Time is All Relative

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We returned from our third Parent Days event with a new understanding about time, yet again. Among the parents whose kids have been at the Ranch from eight to ten months, there was a common frustration. In most cases that struggle revolved around time. Many of our kids, mine included are taking the slow road, stalling along the way during their treatment. This therapy stuff is exhausting and it takes a LONG time. But why?

It’s comfortable to remain the same. It’s uncomfortable to make change. And we are dealing with teen-age boys who look and deal with time differently than we do. The saying “Time is money” is very true for those who are paying a fortune trying to help their kids by sending them to Wilderness, Therapeutic Boarding Schools and Residential Treatment Centers. This cost doesn’t even include the hours of previous therapy with doctors, counselors and psychiatrists back at home.

It was explained to us at Parent Days that change also has very little to do with cause and effect. If the bait is dangled to move to a higher level for more rewards, doesn’t it seem easy to just follow that path and make it happen? Not always. Whether it involves a young brain trying to develop or a kid with ADHD or other social emotional issues, when one is struggling, then some things just take a while. As parents we want to see results, and yet it’s probably not going to speed up just because we’ve put everything in place and paid the money.

Why do I keep coming back to this topic of time and motivation? Can one really motivate someone who isn’t self-motivated? Does external motivation work? Or does it have to be personal and internal? Very good questions, and yet its obvious that being outcome based is not going to make things move any quicker. Being encouraging and understanding doesn’t change the speed of results either, though we think it should. The simple truth is that it is what it is. I will say it again: “It is what it is”.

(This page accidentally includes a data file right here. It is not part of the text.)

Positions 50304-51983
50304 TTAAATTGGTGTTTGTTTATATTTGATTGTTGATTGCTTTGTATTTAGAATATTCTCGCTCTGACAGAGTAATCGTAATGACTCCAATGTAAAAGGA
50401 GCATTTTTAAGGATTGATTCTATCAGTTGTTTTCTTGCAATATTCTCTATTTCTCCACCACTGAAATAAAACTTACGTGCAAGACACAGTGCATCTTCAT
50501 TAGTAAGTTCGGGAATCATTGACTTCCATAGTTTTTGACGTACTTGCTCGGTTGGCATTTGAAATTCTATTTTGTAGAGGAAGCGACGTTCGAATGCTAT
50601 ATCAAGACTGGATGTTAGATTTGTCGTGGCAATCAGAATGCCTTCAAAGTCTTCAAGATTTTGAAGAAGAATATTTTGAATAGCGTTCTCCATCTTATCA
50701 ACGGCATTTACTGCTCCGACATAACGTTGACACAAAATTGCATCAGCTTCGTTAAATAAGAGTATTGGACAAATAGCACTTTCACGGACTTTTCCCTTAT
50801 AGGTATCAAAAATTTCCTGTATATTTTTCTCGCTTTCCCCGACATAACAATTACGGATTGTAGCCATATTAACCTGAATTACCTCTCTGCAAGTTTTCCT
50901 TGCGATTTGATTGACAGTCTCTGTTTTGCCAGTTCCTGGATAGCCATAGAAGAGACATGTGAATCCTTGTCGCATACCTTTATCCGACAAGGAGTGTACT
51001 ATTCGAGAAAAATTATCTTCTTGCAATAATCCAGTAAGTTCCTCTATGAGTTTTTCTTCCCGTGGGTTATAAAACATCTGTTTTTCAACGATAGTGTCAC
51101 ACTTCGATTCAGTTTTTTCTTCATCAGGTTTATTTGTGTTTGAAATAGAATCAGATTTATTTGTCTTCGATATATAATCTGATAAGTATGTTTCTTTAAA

So once again, after feeling positive about how things are going with my son, I can easily go to a darker place of frustration and maybe even disappointment that it’s taking so long. But change isn’t easy and it won’t happen just because we attach it to a date on the calendar. Time is relative. As we get older, it goes by a lot quicker. For the teens in today’s world, they have their futures ahead of them, but time is such a vague concept to grasp.

So for this blog post, I am going to give myself a reality pep talk. You can listen in if you like: “Okay Warrior Mom, here’s the plan:  Express your frustration! Take it out by hitting a tennis ball over the net! Sing along really loudly to a song on the radio! Watch America Ninja Warrior on TV and think you could have done better than those athletes! And after that, get back to business. Be satisfied that you have done everything in your power already. Be confident that you are doing the right thing. Be open with others about what’s happening. And then be present and accepting. Time is all relative. It is what it is!”

I will stay strong,

​WARRIOR MOM

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